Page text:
Oilbama and the Oil on Our Hands

White House Pushes to Clear Way for Oil-Drilling Permits – WSJ.com.

WASHINGTON—The Obama administration, facing rising anger on the Gulf Coast over the loss of jobs and income from a drilling moratorium, said Monday that it would move quickly to release new safety requirements that would allow the reopening of offshore oil and gas exploration in shallow waters.

Every single oil rig now in existence or yet to come is an environmental catastrophe.  Whether it blows up and destroys an entire ocean, or quietly sucks oil from under the crust to be burned in cars, these things are planet killers.  As is everything, human and machine, that feeds on them.  Which implicates me and everyone I know.  The staunchest enviros I know all either drive a car, fly in planes, eat shipped food, or all of the above.

We all have oil on our hands, and though watching hundreds of thousands of barrels of the horrid shit pouring into the ocean, putrefying a million living creatures, is a daily punch to the face, that scale of devastation has been happening and will continue beyond the day the damn leak is plugged, if it ever is (current estimates say August).  Every shiny new car, every plane ticket, every new gadget, heck every new plastic bag, has a consequence beyond reckoning.

Which isn’t to say there aren’t levels of culpability.  There’s evidence that the good folks at BP knew of problems with the rig before the explosion.  And even if they didn’t, their bumbling bullshit lack-of-contingency plan is enough to earn them, in my opinion, a luxury cruise into the gulf, a walk of the plank, and an invitation to swim back.

Since that’s too uncivilized and we should all go about being nice and polite while the horror gushes forth, let’s at least rally behind the fact that Obama appointed a commission to investigate BP, hoorah!  But wait, one of the two directors of the committee investigating BP is on the board of ConocoPhillips and Dupont.  Just like we have Wall Street crooks policing Wall Street, we have oil men investigating oil men.  I’d wager the results of the investigation are as productive as that of Goldman Sachs.

This is why I have little love for Obama.  Despite a clever marketing campaign that capitalized on hope, there really isn’t any reason to have any. Obama is a politician, and politicians don’t bite the hands that feed them – and we average citizens are certainly not the ones putting the big treats in their pantries.

And in case you think I’m being too hard on the guy, in the midst of all this, Obama is going ahead with plans to overturn the ban on commercial whalingRonald Reagan helped put that ban in place, and now Obama is quietly undoing it.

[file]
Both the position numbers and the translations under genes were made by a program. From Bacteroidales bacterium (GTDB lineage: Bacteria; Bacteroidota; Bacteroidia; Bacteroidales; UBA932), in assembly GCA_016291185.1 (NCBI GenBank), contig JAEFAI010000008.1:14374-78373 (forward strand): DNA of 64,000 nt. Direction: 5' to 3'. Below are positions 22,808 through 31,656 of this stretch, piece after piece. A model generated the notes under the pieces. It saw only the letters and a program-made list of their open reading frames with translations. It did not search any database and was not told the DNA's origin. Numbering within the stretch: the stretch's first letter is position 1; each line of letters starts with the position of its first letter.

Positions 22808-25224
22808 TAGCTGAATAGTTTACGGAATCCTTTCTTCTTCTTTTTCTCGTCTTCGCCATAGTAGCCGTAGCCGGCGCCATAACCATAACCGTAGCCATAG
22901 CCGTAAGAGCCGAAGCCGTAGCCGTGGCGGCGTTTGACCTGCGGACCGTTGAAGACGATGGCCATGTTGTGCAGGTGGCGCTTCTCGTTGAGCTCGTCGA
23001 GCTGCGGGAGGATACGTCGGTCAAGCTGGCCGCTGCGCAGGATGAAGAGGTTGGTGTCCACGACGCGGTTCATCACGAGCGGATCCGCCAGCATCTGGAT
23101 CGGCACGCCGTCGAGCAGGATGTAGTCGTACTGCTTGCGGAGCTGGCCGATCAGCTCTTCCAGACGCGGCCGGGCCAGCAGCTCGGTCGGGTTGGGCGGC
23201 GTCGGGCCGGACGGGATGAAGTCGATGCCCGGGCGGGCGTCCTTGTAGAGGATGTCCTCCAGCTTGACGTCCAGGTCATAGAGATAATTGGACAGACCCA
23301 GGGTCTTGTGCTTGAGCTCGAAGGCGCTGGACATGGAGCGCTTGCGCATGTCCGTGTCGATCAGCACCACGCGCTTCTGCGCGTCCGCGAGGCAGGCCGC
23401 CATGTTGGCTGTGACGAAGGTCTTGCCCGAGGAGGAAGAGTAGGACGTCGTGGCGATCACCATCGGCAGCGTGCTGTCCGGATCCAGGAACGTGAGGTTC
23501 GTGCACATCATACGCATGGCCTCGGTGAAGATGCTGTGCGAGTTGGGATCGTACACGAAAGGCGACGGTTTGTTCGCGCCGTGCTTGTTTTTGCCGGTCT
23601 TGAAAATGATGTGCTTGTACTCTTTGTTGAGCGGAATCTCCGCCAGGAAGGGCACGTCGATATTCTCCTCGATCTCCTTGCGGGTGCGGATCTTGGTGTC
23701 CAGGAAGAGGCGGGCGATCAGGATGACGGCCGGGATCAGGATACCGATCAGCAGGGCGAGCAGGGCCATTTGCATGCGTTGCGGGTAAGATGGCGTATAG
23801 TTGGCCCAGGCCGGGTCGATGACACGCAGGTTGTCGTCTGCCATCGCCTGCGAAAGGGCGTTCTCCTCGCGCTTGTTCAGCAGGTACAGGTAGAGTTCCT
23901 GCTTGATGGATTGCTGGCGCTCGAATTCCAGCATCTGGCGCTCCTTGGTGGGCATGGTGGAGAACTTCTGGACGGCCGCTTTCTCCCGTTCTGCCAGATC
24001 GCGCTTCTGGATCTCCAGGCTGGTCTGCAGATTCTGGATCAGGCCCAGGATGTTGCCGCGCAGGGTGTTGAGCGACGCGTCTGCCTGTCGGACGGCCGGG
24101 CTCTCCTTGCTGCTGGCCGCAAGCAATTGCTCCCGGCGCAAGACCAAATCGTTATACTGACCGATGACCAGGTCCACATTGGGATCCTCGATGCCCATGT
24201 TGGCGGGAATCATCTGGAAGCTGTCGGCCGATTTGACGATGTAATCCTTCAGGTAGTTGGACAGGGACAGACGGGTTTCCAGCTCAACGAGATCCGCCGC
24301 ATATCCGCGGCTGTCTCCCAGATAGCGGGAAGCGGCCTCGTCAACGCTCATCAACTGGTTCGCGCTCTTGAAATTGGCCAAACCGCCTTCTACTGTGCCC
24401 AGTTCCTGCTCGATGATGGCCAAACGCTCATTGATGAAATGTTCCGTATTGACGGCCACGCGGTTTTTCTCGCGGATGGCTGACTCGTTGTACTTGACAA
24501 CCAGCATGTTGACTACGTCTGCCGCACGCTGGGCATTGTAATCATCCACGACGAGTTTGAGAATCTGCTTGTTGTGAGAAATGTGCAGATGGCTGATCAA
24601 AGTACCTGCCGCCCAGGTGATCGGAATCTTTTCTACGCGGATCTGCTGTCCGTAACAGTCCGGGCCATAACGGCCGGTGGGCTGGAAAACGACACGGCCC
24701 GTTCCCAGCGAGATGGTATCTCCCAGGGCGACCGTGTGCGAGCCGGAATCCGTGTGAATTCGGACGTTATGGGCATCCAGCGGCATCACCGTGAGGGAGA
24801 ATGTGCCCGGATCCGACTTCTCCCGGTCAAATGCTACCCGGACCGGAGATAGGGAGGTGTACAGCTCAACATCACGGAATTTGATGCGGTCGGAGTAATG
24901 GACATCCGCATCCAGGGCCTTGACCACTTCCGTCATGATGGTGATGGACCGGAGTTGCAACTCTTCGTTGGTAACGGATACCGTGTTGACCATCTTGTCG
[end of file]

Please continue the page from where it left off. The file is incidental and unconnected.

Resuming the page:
The survival mandate used to mean hunting, gathering, bonding in community.  Now it means keeping your job, no matter what the cost, even if your job runs counter to your and/or life on the planet’s survival.  That’s why we can have a president who laments the economic impact and promises a speedy recovery to residents as the most grotesque environmental catastrophe EVER continues to bloom.

It may not have any real effect, but at least we have Aziz Ansari to say what we’d like to.

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2 thoughts on “Oilbama and the Oil on Our Hands

  1. And as the distance increases between ourselves and our tribe, we drive and fly more. And as the distance increases between humans and the rest of the natural world, a sneaky “versus” creeps in, and nobody wins the battle.

    For more on this plus whales:
    http://www.nytimes.com/2010/06/13/weekinreview/13kennedy.html?scp=1&sq=ahab%20oil&st=cse

    From my friend Farmer K:
    “We humans have come to believe that we are outside of or above Nature. This is one of the big lies of higher education, though academe holds no monopoly in this area; the Middle-Eastern Bronze Age religions that persist to this day were probably the original proponents of this heresy. Humans v. nature is a false dichotomy and, harmful as it can be on its own terms, it also acts as a shield or a foil to the deeper conflict of self v. living. This latter conflict is an inner one, and is the ultimate source of our suffering: the ego’s insistence on a perceived individuality creates a disconnection from our own experience of living that is pointedly palpable. That’s nothing new to say, and others have said it more succinctly. I know its truth not from books or philosophies but from my own sensations of my own pain and my own suffering, experienced in moments of clarity.”

    Thanks for writing, N.

    • Great article about Melville! Thanks for commenting Melissa.

      As a species I think we’re doomed, but that doesn’t mean giving up the work, for anyone anywhere making The connection in any way still counts.

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